Assessing God’s Authorities
Were I not a believer, I’d scoff at the idea of any person claiming to speak with the voice of God. As it is, I find the prospect reasonable, assuming certain presuppositions about God’s interaction with the human species. If you believe that God exists and founded a religious institution and, as a means of guiding that institution in its purpose of proclaiming and interpreting divine revelation, established a system of authority within the institution, then you don’t stretch the imagination to hold that God can and may speak through all too human figures in authority. It would seem weirdly ineffectual to entrust an organization with divine truth only to leave it to its own faulty and fallible devices.
Of course, if you stand back from all the religious authorities, you realize there’s a the big problem of legitimacy. How do we determine who, if anyone, speaks for God and who speaks only for themselves? If you don’t hold to any particular foundational religious beliefs, then all you’ve got is the say-so of the self-proclaimed authorities. Maybe that’s all you have anyway.
Lately I’ve been wondering if the problem of legitimacy remains even if you assume the legitimacy of the basic structure of religious authority. I want to think here about the conditions in which a religious authority teaches as a religious authority. More precisely, I’m interested in under what circumstances these conditions could appear to be present while not actually being present. Religious authority functions differently in different religions, and so my speculations here ought not to be taken as universally applicable, but to get underway, let me consider the authority of the pope as a starting point for a thought experiment.
Canon law states that, by virtue of his office, the pope possesses infallibility in teaching when as the supreme pastor and teacher of the faithful, who strengthens his brothers and sisters in the faith, he proclaims by definitive act that a doctrine of faith or morals is to be held. In other words, canon law specifies conditions that have to be present in order for the pope to be able to proclaim a truth in a way protected by the charism of infallibility. Furthermore, these conditions have to be manifestly evident for the faithful to know that the pope has spoken free from error as the Supreme Pontiff and not simply as a fallible man giving his theological opinion. The faithful are not bound to assent to everything the pope says regarding matters of faith or morals.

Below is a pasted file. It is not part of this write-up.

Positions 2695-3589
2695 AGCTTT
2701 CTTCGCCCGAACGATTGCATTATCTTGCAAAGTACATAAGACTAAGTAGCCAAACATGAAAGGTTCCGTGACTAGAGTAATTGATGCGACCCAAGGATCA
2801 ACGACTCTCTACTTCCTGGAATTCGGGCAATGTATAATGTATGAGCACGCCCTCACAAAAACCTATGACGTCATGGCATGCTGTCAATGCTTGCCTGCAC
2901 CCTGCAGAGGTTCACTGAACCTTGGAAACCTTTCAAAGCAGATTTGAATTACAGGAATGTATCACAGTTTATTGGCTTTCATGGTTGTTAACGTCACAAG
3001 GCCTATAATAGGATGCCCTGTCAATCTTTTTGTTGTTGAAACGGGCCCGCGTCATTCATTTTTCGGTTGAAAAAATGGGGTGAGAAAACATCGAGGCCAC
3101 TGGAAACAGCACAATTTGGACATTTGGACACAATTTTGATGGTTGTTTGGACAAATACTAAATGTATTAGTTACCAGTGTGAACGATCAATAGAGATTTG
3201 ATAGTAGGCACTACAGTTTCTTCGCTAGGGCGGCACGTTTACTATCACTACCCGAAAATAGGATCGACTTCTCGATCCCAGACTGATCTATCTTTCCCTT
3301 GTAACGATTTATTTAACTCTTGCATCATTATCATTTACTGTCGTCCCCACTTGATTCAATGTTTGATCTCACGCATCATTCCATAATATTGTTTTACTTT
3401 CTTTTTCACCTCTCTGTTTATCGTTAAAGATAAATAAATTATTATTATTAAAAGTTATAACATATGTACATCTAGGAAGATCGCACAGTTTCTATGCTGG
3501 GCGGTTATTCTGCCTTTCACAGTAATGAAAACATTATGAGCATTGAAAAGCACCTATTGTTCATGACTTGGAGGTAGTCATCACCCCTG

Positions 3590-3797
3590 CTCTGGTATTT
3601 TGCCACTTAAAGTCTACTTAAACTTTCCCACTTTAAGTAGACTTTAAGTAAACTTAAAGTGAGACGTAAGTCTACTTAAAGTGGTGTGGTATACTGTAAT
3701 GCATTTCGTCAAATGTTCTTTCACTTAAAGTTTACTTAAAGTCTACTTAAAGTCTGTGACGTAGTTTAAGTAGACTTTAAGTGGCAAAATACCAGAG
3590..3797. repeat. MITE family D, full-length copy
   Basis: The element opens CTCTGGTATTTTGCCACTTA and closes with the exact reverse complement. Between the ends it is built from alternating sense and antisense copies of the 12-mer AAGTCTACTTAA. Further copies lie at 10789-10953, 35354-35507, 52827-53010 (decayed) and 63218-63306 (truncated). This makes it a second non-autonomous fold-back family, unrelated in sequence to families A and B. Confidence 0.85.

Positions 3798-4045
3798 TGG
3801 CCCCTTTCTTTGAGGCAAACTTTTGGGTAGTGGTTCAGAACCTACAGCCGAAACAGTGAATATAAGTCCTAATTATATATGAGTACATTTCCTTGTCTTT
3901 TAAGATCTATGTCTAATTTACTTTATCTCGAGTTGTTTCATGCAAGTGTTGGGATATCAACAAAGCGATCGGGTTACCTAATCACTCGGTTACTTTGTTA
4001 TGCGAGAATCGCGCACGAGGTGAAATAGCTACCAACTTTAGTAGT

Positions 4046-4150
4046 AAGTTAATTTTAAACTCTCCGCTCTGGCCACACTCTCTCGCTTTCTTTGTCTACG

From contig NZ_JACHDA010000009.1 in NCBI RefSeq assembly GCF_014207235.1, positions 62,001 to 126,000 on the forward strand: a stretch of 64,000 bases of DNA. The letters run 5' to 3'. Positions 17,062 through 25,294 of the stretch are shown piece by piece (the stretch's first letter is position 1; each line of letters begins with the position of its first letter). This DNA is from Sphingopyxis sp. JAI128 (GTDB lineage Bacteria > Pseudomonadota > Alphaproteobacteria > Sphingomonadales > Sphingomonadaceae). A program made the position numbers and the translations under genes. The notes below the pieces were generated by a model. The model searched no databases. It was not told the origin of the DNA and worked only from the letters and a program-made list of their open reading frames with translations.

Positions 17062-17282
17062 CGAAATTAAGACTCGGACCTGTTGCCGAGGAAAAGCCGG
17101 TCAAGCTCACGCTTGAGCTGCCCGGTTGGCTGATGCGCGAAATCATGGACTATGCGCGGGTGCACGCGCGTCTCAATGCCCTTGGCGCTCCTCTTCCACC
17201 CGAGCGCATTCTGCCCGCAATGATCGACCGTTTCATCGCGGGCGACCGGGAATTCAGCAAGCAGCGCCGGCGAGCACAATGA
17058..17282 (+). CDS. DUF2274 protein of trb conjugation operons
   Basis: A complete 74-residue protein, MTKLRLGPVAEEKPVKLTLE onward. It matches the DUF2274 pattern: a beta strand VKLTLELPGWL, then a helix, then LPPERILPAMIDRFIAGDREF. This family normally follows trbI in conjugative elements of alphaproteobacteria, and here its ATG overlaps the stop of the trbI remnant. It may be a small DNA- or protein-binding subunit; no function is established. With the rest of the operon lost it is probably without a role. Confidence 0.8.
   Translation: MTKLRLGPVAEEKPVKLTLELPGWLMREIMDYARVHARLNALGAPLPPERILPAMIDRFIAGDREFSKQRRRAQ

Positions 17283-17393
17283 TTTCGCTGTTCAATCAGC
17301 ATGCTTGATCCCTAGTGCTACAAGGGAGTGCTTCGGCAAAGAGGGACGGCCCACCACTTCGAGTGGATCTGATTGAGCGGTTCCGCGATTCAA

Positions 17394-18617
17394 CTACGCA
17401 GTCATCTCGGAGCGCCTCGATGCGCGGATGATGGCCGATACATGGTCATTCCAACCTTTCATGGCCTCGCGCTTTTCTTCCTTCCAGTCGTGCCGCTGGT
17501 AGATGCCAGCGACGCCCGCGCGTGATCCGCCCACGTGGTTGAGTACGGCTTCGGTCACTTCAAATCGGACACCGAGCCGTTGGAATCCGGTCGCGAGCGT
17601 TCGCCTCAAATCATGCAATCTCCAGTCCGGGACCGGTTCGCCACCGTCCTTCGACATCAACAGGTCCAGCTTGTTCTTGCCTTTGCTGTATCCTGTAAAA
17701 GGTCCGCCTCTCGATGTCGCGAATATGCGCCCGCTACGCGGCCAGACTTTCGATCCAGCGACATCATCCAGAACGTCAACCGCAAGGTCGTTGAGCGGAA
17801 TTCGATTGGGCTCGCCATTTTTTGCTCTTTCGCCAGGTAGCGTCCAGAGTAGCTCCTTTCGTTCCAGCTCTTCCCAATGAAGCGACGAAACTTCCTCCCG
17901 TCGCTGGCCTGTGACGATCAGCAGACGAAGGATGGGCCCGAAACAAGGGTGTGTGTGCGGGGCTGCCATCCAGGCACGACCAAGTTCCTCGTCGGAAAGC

For argument’s sake, let’s assume that the pope actually possesses this gift. Assuming this, is it conceivable that a pope could fake the conditions spelled out by canon law to give the appearance of an infallible pronouncement? I’ve asked this question to a few theologically-trained friends, and I’ve gotten a mix of answers.
If a pope could deceive the faithful about the presence of these conditions, then the certainty of infallibility ends up resting, theoretically, on the trust one places on the man in the office. This prospect doesn’t destroy infallibility, which would be operative if the pope were to act in accordance with the conditions, but infallibility would lose its teeth if one has cause to doubt whether the conditions are really manifestly evident even while appearing to be so. Legitimate religious authority becomes then a question of the reasonableness of doubting the man in the office instead of the evidence of the conditions for legitimate teaching.
I lean toward this line of thought, although I’m open to correction by those more knowledgeable than I am about canon law and Magisterial authority. The idea that infallibility would prevent a pope from faking the conditions of legitimate teaching seems, to my mind, to restrict the free will of the pope and assign to him a limited impeccability. It’s one thing to say that the pope possesses infallibility when he freely teaches in accordance with the conditions necessary for infallibility. The alleged infallibility follows from his teaching in what’s believed to be an infallible way. It’s quite another thing to say that infallibility prevents the pope from lying about an instance in which he apparently teaches infallibly. This isn’t just freedom from error, but an obstacle to a particular sin, a problematic notion to say the least.
One lesson in all this may be that I don’t know what the heck I’m saying–I may be writing from serious ignorance about the nuances and particulars of these matters. In any case, I’m coming at this matter epistemologically rather than doctrinally. Another lesson I may suggest: legitimate religious authority should not be a substitute for thought. The authorities themselves, what they say, and the conditions in which they speak all call for critical interpretation and assessment. I might say that any religious authority that’s fearful of critical thought doubts its own legitimacy.